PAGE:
Military Aircraft Corporation test pilot Earl Ortman and the MAC-1.  Note the large elevator trim tabs.

The story attached is as transcribed from a tape recorded conversation between Mr. Howell (Pete) Miller, Ron Harrison and Tom Nallen on January 28, 1978.  The events described are those concerned with and related to the last flight of the MAC-1 aircraft.

Several accounts of the last flight of the MAC-1 have been published (References).  The story presented here provides significant additional detail.  This account, shared first-person by the designer of the original aircraft and principal of the Military Aircraft Corporation, is definitive.

The attached document is presented unaltered, in digital format.

Several photographs, acquired around the time of the interview, are presented for perspective and reference.   Please excuse their less than optimal quality.


After the Granville, Miller and deLackner firm GMD produced the R6H Q.E.D. for the 1934 MacRobertson Race, Pete Miller was contracted by famed flyer Frank Hawks to build a new fast long distance racer. 

With ex Granville Aircraft workers on the team, Time Flies was rolled out of the hangar at Springfield Airport in October, 1936, just four months after work had begun.  Hawks made several record-setting short distance flights in Time Flies, but the aircraft was seriously damaged in a mishap with the retract landing gear on a return flight from Miami.

In 1938, Hawks sold Time Flies to a group of investors who sought to convert the aircraft to a two-seat military aircraft.  Miller joined the group to engineer and oversee the modifications, after which the aircraft was re-named MAC-1.  Flight tests confirmed phenomenal performance for the time – 360mph top speed and 6,000 feet per minute climb.

MAC-1 was entered in the 1938 Thompson Trophy race and finished in 4th place, with pilot Leigh Wade flying throttled back to conserve fuel.  Earl Ortman finished 2nd in that same race flying the Marcoux-Bromberg Rider R-3.  Ortman, a top racing pilot, flew the big radial engine R-3 to three consecutive second place finishes in 1936, ’37 and ’38.  In 1937, he was famously nosed out at the finish line by a diving Rudy Kling in the Folkerts SK-3 “Pride of Lemont”.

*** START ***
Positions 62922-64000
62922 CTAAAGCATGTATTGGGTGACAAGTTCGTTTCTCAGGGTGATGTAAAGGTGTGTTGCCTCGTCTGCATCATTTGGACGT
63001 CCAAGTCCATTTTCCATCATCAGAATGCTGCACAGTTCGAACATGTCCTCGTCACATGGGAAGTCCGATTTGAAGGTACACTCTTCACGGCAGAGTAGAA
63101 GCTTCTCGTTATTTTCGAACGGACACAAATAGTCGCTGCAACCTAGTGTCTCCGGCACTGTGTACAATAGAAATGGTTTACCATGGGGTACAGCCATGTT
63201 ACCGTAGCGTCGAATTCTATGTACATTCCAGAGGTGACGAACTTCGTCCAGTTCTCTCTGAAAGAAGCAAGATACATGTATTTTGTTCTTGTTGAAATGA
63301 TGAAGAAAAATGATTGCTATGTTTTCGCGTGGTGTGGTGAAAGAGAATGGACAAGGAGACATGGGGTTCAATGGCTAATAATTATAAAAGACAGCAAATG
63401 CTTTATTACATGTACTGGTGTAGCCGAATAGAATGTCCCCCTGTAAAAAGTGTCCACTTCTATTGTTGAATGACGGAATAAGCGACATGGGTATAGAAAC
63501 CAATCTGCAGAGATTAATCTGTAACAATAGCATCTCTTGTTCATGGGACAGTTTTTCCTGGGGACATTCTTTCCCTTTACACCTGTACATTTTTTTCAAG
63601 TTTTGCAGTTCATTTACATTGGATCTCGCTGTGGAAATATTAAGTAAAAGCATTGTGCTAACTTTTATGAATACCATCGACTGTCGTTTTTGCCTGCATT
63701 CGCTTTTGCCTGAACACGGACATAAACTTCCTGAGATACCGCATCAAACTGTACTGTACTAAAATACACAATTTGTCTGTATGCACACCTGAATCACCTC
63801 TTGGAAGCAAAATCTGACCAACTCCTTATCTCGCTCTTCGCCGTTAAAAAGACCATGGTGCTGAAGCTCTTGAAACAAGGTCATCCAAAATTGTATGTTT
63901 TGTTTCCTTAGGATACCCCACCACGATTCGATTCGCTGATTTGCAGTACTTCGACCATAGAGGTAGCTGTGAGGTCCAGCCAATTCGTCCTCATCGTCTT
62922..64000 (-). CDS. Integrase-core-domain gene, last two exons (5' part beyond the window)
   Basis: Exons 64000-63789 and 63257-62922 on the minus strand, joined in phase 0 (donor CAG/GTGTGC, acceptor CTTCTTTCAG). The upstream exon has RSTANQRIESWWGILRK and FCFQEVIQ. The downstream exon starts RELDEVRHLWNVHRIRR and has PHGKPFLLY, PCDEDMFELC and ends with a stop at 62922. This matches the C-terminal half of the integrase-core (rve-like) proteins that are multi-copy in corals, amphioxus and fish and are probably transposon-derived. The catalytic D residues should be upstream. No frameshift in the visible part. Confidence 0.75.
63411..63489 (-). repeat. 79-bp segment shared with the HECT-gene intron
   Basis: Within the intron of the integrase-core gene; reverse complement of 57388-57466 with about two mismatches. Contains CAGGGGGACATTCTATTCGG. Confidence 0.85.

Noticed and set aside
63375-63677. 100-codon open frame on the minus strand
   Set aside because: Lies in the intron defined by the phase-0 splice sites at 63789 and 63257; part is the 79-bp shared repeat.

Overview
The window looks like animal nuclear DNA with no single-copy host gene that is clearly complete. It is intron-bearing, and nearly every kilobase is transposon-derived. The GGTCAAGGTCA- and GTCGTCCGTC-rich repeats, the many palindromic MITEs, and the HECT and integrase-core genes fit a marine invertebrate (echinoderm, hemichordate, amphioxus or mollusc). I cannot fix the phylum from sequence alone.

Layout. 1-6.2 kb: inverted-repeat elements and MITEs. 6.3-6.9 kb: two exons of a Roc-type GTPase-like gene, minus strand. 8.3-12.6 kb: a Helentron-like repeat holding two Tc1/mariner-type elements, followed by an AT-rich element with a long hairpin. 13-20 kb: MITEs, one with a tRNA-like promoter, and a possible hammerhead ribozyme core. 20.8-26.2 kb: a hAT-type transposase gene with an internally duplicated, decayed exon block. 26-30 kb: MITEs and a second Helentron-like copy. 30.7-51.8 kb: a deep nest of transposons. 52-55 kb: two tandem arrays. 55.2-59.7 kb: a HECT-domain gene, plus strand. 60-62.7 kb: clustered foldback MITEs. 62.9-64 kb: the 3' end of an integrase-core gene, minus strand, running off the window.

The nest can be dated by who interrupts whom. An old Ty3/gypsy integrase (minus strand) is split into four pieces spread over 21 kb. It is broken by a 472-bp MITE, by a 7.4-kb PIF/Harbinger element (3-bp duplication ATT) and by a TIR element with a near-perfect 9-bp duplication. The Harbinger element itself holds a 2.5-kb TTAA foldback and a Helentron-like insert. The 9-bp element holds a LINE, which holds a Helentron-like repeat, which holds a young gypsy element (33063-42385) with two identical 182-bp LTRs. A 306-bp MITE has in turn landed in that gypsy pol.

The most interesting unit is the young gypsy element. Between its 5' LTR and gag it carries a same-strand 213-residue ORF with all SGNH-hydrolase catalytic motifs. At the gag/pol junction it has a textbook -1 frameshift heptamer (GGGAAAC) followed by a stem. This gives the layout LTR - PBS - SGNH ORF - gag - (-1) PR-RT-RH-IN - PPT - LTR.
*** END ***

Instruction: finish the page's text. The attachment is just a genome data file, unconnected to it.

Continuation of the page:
After the 1938 National Air Races, Ortman was contracted by the Military Aircraft Corporation for additional flight testing intended to help procure a military production contract. 
This is where the story of the final flight of the MAC-1 picks up.

Read Story Now

MAC-1 is the subject of a 24 inch wingspan free flight rubber powered flying scale model by Tom Nallen2.  The model is an excellent flyer, proving again that free flight flying scale modelling is one of the best ways to make aviation history come alive. 
Build one for yourself and see!



Miller, Nallen, Harrison Conversation, recorded 1/28/1978

Tough Luck Inc. The Story of Gee Bee,  Walter T. Bonney, Dec. 1939

Farmers Take Flight,  J. I. Dakin (Granville), 2000 (available here)

Built for Speed, The Story of Race Plane Designer, Howell Miller, An American Aviation Genius; Walter Boyne, Wings 1978

1938 Military Aircraft Corp. HM-1 -24in wingspan (model),  the Gee



MAC-1 Large Format General Arrangement Drawing

Designer Howell “Pete” Miller shares his story of the final flight of the MAC-1


  Click Images to Enlarge

Pete Miller (right) reviews plans for MAC-1 with veteran Gee Bee pilot Lee Gehlbach. Time Flies drawing hangs in the background.
Time Flies was fitted with a two place cockpit, a conventional canopy and given a new paint job.
Skilled Granville Aircraft workers helped convert Time Flies into MAC-1.
Rudy Kling dives past Earl Ortman at the finish line to win the 1937 Thompson Trophy race.
Mark Granville helps ready MAC-1 for flight.
Period MAC-1 general arrangement drawing

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